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'Sense Of An Ending' Lacks The Punch Of The Prize-Winning Novel It's Based On


This is FRESH AIR. A prize-winning novel by Julian Barnes, "The Sense Of An Ending," has been made into a movie starring Jim Broadbent, Charlotte Rampling and Michelle Dockery. The book won The Man Booker Prize in 2011. Film critic David Edelstein has this review.

DAVID EDELSTEIN, BYLINE: In "The Sense Of An Ending," Jim Broadbent plays Tony Webster, an emotionally shut down older man who gradually learns that the events of his past are not as he remembers them. In his 20s, something huge happened to close friends that he missed completely, and something he did at that time he has thoroughly repressed. As the film begins, Tony receives a letter from the mother of an old girlfriend - part of the mother's will. She left him a diary that's about to explode the foundation of his life.

Julian Barnes' 2011 novel is told from Tony's point of view, and the first section in which the character speaks of his schooldays is breezy and dispassionate, almost dismissive of his emotions as a young man. Tony had a friend in secondary school named Adrian whom he idolized for Adrian's serious affect and blunt, modernist ideas, like pooh-poohing historians need to ascribe responsibility when it's impossible to know for certain why anything happens. Tony goes on to say casually that Adrian committed suicide and that Tony got older and married and divorced and doesn't much think of the past. But there turns out to be huge gaps in his story.

In 2011, I blew through Barnes' book. It's short, and the writing is purposefully plain, and when I got to the end, I was so shattered that I immediately reread it to understand what had hit me, paying special attention to a few middle pages loaded with significance. The structure is a bit gimmicky, like Ian McEwan's "Atonement." But like "Atonement," it transcends its plot. It forces us to think about how we frame and even rewrite our own lives. I loved it. But the movie of "The Sense Of An Ending" is a nonevent. It's directed by Ritesh Batra who made a heartwarming film called "The Lunchbox." In this case, his genial humanistic tone softens the tragedy.

Nick Payne's screenplay is loaded with signposts, like replaying Adrian's contention in history class, that no one knows for certain why things happen. Payne doesn't just tell the story. He pre-chews (ph) it and feeds it to us as if we're infants. Now, the supposed loner Tony spends most of his time onscreen talking it all through with Harriet Walter as his ex-wife and Michelle Dockery as his very pregnant daughter. Broadbent is delightful, as always, but his bright blue eyes are so childlike and open to the world that you can't believe he'd have spent half a century so buttoned up. The only edge in "The Sense Of An Ending" comes from Charlotte Rampling, who plays the ex-girlfriend Veronica as an older woman. When she and Tony meet in a cafe, ostensibly so he can retrieve the diary that her mother left him, the hate just pours out of her.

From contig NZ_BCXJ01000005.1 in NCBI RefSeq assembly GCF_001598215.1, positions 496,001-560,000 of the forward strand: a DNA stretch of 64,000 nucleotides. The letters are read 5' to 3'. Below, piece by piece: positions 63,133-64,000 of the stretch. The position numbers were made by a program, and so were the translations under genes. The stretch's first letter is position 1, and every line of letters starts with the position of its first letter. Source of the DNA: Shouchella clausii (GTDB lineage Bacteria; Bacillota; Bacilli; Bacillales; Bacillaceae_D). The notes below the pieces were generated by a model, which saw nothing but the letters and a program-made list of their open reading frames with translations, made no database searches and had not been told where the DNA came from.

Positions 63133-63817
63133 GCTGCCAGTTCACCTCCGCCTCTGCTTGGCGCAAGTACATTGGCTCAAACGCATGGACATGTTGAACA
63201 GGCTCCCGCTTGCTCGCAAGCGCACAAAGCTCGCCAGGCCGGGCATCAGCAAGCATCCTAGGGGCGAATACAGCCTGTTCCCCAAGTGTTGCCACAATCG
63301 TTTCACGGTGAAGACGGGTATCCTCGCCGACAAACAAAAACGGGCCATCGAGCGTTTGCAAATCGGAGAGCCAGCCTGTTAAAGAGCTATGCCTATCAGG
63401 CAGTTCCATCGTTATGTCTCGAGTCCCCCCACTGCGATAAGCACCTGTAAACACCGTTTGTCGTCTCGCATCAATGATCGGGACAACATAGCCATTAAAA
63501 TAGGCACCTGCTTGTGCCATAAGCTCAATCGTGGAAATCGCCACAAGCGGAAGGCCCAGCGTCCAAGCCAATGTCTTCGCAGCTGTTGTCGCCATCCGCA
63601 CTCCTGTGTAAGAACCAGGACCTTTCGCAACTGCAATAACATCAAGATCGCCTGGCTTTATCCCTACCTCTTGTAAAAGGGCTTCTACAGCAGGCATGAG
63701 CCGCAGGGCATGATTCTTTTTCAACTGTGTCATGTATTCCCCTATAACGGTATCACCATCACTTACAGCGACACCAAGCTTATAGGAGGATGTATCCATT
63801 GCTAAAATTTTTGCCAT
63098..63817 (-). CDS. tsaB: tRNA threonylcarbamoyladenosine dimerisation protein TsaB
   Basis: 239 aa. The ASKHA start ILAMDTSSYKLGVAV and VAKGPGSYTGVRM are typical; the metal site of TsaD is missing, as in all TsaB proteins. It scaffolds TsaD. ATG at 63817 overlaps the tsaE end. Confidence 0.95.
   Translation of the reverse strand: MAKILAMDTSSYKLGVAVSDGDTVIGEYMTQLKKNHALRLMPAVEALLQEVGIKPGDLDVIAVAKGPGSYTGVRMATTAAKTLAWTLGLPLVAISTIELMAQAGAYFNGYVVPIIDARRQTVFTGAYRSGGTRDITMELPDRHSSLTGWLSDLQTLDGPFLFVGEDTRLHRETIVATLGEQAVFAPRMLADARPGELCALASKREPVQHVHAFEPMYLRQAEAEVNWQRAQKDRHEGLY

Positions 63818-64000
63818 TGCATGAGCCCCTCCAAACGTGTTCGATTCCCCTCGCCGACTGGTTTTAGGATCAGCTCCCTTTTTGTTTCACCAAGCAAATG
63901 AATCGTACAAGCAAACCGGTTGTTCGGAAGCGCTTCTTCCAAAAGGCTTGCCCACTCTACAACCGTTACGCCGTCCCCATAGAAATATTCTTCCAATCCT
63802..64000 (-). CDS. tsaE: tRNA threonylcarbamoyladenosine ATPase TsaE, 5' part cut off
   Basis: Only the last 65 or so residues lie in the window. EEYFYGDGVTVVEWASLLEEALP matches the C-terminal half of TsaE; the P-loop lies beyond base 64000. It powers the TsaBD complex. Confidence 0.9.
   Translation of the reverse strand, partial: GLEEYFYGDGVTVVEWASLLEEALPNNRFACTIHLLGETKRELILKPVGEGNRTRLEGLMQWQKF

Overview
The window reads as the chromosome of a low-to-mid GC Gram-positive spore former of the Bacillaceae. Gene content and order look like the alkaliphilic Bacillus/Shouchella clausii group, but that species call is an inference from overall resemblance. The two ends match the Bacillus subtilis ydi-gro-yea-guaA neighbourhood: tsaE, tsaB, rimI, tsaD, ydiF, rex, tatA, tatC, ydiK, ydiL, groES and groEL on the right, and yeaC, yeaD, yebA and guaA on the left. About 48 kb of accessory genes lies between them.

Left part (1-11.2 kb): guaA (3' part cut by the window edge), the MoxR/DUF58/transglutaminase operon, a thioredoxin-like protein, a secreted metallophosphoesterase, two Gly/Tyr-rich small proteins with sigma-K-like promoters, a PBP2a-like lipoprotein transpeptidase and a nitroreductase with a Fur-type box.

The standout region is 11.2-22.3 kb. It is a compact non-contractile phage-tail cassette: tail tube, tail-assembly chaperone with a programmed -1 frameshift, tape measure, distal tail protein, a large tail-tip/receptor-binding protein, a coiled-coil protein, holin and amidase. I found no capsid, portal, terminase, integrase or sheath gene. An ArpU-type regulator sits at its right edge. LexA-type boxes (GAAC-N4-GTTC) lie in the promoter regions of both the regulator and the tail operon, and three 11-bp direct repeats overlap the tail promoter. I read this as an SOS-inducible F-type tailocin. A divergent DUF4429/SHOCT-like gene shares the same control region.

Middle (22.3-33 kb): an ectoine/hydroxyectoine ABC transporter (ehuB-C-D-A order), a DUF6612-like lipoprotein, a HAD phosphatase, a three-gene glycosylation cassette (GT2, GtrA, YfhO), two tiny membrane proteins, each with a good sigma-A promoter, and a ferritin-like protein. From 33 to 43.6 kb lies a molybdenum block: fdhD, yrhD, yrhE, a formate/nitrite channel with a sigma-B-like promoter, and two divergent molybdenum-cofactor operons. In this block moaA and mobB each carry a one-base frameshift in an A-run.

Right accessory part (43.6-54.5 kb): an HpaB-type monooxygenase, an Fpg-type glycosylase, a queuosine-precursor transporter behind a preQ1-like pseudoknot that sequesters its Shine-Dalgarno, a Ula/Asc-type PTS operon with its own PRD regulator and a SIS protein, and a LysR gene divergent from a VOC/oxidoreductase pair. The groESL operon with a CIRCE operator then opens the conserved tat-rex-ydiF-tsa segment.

JIM BROADBENT: (As Tony Webster) I was sorry to hear about your mother, Veronica.

CHARLOTTE RAMPLING: (As Veronica Ford) Yes.

BROADBENT: (As Tony Webster) As you're no doubt aware, it appears that your mother left something to me in her will. And when I spoke with your mother's solicitor, I was told that the item that is being left to me was a diary written by Adrian.

RAMPLING: (As Veronica Ford) I don't have the diary.

BROADBENT: (As Tony Webster) Excuse me.

RAMPLING: (As Veronica Ford) I burnt it.

BROADBENT: (As Tony Webster) But it belongs to me. I at least have the right to know what is in it.

RAMPLING: (As Veronica Ford) Legally, yes; morally, no.

EDELSTEIN: What's in that diary? I won't spoil anything, but what happened in the past is very convoluted. The point is that Tony remembers little and has processed less. Some of what he remembers, we see in flashbacks where his younger self is played by Billy Howle who's like a moodier Eddie Redmayne. Freya Mavor as magnetic as the young Veronica, and Emily Mortimer has some nice moments as Veronica's flirty mother. But those scenes go by too quickly, and then we're back with Jim Broadbent as he mulls over his life on the way to becoming a better man.

"The Sense Of An Ending" works in its teeny way, like a well-made play. But while the climactic revelations are very sad, they don't wound. The film's trajectory is hopeful. Let's be nicer to the people around us. Let's be more present for our family - a good message but a world away from the mystery and tragedy that Julian Barnes evokes in his slim but indelible novel.

BIANCULLI: David Edelstein is film critic for New York Magazine.


BIANCULLI: On Monday's show, addictive technology, from our smartphones to immersive online games. We'll talk with Adam Alter, author of the new book "Irresistible," about how our digital devices are contributing to the rise of behavioral addictions, such as compulsive video game playing and online shopping. Join us. FRESH AIR's executive producer is Danny Miller. Our senior producer is Roberta Shorrock. The engineer today is Adam Stanishevsky (ph) with additional engineering support from Joyce Lieberman and Julian Herzfeld. Our associate producer for online media is Molly Seavy-Nesper. Therese Madden directed today's show. For Terry Gross, I'm David Bianculli.


David Edelstein is a film critic for New York magazine and for NPR's Fresh Air, and an occasional commentator on film for CBS Sunday Morning. He has also written film criticism for the Village Voice, The New York Post, and Rolling Stone, and is a frequent contributor to the New York Times' Arts & Leisure section.
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